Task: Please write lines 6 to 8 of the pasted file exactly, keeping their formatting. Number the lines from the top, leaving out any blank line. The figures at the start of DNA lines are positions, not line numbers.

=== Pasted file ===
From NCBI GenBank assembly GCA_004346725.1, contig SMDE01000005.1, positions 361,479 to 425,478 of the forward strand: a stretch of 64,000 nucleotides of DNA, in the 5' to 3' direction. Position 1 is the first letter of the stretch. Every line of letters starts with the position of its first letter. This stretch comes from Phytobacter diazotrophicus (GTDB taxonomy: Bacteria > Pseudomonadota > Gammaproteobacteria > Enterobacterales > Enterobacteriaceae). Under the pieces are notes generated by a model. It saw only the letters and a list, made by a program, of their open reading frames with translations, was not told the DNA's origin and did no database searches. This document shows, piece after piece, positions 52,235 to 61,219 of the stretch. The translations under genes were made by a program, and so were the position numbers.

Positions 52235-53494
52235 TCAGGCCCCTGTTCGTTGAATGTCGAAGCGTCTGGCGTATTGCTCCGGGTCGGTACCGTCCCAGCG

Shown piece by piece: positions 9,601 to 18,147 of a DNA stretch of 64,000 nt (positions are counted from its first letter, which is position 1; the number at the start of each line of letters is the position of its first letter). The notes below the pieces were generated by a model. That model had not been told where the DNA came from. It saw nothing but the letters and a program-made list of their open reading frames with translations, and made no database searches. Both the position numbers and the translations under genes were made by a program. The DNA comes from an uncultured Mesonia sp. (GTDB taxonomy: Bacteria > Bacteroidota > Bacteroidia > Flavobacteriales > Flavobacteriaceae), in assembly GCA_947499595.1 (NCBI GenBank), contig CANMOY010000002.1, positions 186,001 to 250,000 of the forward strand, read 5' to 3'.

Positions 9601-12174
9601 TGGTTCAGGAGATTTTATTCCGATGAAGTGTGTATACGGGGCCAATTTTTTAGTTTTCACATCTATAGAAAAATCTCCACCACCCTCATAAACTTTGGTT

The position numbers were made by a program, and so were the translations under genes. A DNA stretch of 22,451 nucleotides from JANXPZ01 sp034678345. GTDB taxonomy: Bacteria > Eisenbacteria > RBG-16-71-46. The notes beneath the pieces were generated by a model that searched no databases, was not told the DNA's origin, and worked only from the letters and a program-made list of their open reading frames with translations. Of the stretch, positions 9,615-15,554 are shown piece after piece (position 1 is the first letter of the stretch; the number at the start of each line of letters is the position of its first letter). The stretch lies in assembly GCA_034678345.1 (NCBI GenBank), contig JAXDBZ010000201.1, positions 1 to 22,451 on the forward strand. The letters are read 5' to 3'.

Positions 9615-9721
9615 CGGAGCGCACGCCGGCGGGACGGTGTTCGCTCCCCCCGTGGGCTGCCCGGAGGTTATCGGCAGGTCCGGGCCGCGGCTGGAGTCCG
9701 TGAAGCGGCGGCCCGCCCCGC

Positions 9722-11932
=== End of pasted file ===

9601 TGGTTCAGGAGATTTTATTCCGATGAAGTGTGTATACGGGGCCAATTTTTTAGTTTTCACATCTATAGAAAAATCTCCACCACCCTCATAAACTTTGGTT

The position numbers were made by a program, and so were the translations under genes. A DNA stretch of 22,451 nucleotides from JANXPZ01 sp034678345. GTDB taxonomy: Bacteria > Eisenbacteria > RBG-16-71-46. The notes beneath the pieces were generated by a model that searched no databases, was not told the DNA's origin, and worked only from the letters and a program-made list of their open reading frames with translations. Of the stretch, positions 9,615-15,554 are shown piece after piece (position 1 is the first letter of the stretch; the number at the start of each line of letters is the position of its first letter). The stretch lies in assembly GCA_034678345.1 (NCBI GenBank), contig JAXDBZ010000201.1, positions 1 to 22,451 on the forward strand. The letters are read 5' to 3'.

Positions 9615-9721